Having gone through a recent bout of #depression and #suicidalthoughts myself, I realize now, that I can make a huge difference in the lives of so many by sharing my story, and by sharing various resources I come across as I work in this space.
Find out more about the work I do on my 501c3 non-profit foundation
website www.yourgiftoflife.org                            Order your copy of James Donaldson’s latest book,
From The Verge of Suicide to a Life of Purpose and Joy


Create perspective

If your #child fell in gym class and other #kids laughed, it may seem to them as though everyone saw, everyone laughed and no one will ever forget it — ever.

Of course you know that’s not true but #kids, especially younger ones, often struggle to see beyond their own feelings, which can make embarrassing situations feel like front-page news. “#Kids can be egocentric,” explains Dr. Busman, “so when something embarrassing happens to your #child it can feel like everyone is thinking about it as much as they are, when in reality most #kids will have moved on by the next day.”

Learning to put their feelings and experiences in context will help your #child gain perspective and build resilience.

  • Unpack: Help your #child take a metacognitive approach to their feelings by asking open-ended questions. For example: Your #child isn’t the only one who’s ever fallen down in gym class, so you could begin by asking how they felt when other #kids did the same thing. Learning to put their own experiences in context can help your #child start to see embarrassing situations from a better angle.
  • Share: Sharing examples from your own life will help normalize embarrassment. “I dropped my handbag at the grocery store the other day. It practically exploded all over the floor. Everyone laughed, but then several people helped pick things up.”
  • But don’t compare: Offering perspective is good but be careful to avoid comparing your experiences with your child’s. (“You think that’s bad, when your brother was your age…”) Your #child may end up feeling like their experiences are unimportant — or not serious enough to warrant how upset they’re feeling — which can make them feel worse for not being tougher.
  • Let your #child take the lead: Sometimes questions are helpful, but there may be times when your #child just doesn’t want to talk about it. “Letting kids take the lead is important,” says Dr. Busman. “If your #child says, ‘I don’t want to talk about it’ or seems too upset, don’t push.” Embarrassment is a big feeling and sometimes #kids just need space to cool down.

Helping your #child gain perspective without minimizing their feelings will make it easier for them to move past negative experiences — and give them an important tool for building #self-awareness in the future.

When to step in

Embarrassing situations happen to everyone from time to time, but if your #child regularly comes home from #school upset, or has a major change in #behavior or mood, there may be something more serious going on.

  • #Bullying: Unfortunately, #kids aren’t always kind. Most #children will be made fun of at some point during their lives. Sporadic episodes of embarrassment are unpleasant — but not unusual. However, if your #child regularly reports being teased or humiliated by their peers — especially #kids who are bigger, older or more “popular” — there’s a chance they’re being #bullied, and it’s time to step in.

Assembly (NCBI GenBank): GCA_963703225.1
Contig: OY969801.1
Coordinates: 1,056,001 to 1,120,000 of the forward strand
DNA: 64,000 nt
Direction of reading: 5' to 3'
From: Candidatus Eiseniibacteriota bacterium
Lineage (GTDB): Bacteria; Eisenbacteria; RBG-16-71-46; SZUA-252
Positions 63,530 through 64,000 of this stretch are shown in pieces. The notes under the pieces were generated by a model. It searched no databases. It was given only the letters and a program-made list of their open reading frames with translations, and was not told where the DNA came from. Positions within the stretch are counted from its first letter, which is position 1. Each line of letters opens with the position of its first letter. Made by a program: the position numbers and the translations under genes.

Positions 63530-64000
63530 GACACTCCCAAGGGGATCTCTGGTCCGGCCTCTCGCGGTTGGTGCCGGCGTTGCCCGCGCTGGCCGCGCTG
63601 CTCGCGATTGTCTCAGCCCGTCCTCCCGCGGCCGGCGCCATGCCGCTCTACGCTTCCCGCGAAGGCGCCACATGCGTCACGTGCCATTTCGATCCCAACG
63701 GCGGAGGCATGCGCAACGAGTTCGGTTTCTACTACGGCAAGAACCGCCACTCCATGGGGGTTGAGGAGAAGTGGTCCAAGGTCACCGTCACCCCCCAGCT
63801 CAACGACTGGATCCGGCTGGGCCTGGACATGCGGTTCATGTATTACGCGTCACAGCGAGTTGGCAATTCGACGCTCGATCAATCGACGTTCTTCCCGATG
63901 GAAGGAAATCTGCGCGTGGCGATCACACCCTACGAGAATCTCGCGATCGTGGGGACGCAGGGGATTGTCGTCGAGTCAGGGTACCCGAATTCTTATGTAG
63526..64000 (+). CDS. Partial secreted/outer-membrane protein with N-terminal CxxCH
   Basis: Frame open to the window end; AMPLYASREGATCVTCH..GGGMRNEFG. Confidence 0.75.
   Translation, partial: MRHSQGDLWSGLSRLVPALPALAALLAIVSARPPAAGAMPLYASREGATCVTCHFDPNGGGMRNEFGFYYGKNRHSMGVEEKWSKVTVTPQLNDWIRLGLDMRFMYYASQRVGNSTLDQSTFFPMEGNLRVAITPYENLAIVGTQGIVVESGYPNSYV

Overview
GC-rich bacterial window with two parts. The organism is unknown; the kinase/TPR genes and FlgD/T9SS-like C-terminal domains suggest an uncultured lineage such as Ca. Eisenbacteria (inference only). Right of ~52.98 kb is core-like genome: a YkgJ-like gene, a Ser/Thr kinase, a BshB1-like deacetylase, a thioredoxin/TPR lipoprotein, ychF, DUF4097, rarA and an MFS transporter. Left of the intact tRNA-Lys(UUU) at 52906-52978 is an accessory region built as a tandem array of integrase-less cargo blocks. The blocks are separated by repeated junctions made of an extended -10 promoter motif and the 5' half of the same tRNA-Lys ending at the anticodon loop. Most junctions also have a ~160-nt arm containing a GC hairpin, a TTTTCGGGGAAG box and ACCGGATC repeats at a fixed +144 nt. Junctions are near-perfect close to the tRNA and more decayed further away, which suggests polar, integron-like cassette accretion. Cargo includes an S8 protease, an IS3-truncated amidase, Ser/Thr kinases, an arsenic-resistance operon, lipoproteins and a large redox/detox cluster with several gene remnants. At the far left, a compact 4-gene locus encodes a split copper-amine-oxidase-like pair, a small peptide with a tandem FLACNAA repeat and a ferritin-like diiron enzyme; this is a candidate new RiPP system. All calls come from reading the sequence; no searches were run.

• #Behavioral changes: Feeling a little down or anxious after an embarrassing incident is normal, but lingering #behavioral changes — not sleeping, low appetite, excessive worrying — are not.
  • Overreacting or obsessing: If your child’s reaction to something embarrassing seems out of proportion to the situation or they seem unable to move past it, they may need support.
  • Avoidance: Most #kids who’ve had an embarrassing experience feel reluctant about returning to the class or social group where the problem occurred for a little while, but persistent avoidance is cause for concern. Some signs to watch for include frequently being too sick to go to #school or asking to go to the #nurse during a particular class, making excuses to avoid seeing friends, cutting class, skipping extracurricular activities or refusing to attend #school entirely.

Embarrassment and #socialanxiety

For some #kids, fear of being embarrassed itself can become a serious issue. If a #child seems to live in perpetual fear of embarrassment — even when there’s no obvious reason to worry — they may be experiencing #socialanxiety.

#Socialanxiety usually occurs in #children who’ve reached #adolescence, but it can develop earlier. A #child with #socialanxiety panics at the thought of participating in day-to-day activities because they worry chronically about what other people will think of them, obsess on how they appears to others, or fear making a mistake.

These fears can be very debilitating. For #kids who see potential for humiliation at every turn, even basic interactions can feel like a minefield, and social, #school and personal interactions often suffer. Withdrawal is common, but #kids with #socialanxiety are also prone to lashing out when the threat of embarrassment overwhelms them.

The good news is that #kids who develop #socialanxiety respond well to #cognitivebehavioraltherapy, and with help can return to their normal activities.

Life lessons

It’s natural to want to protect your #child from experiences that are hurtful or upsetting, but in the end, the best way for your #child to build coping skills is through experience — with a side of support.

“Being embarrassed is part of life,” says Dr. Busman. “It’s tempting to try to shield our #kids from difficult things, but in reality learning how to deal with those experiences in a healthy way is a skill that will serve your #child well as they grow up.”

Divorce and Children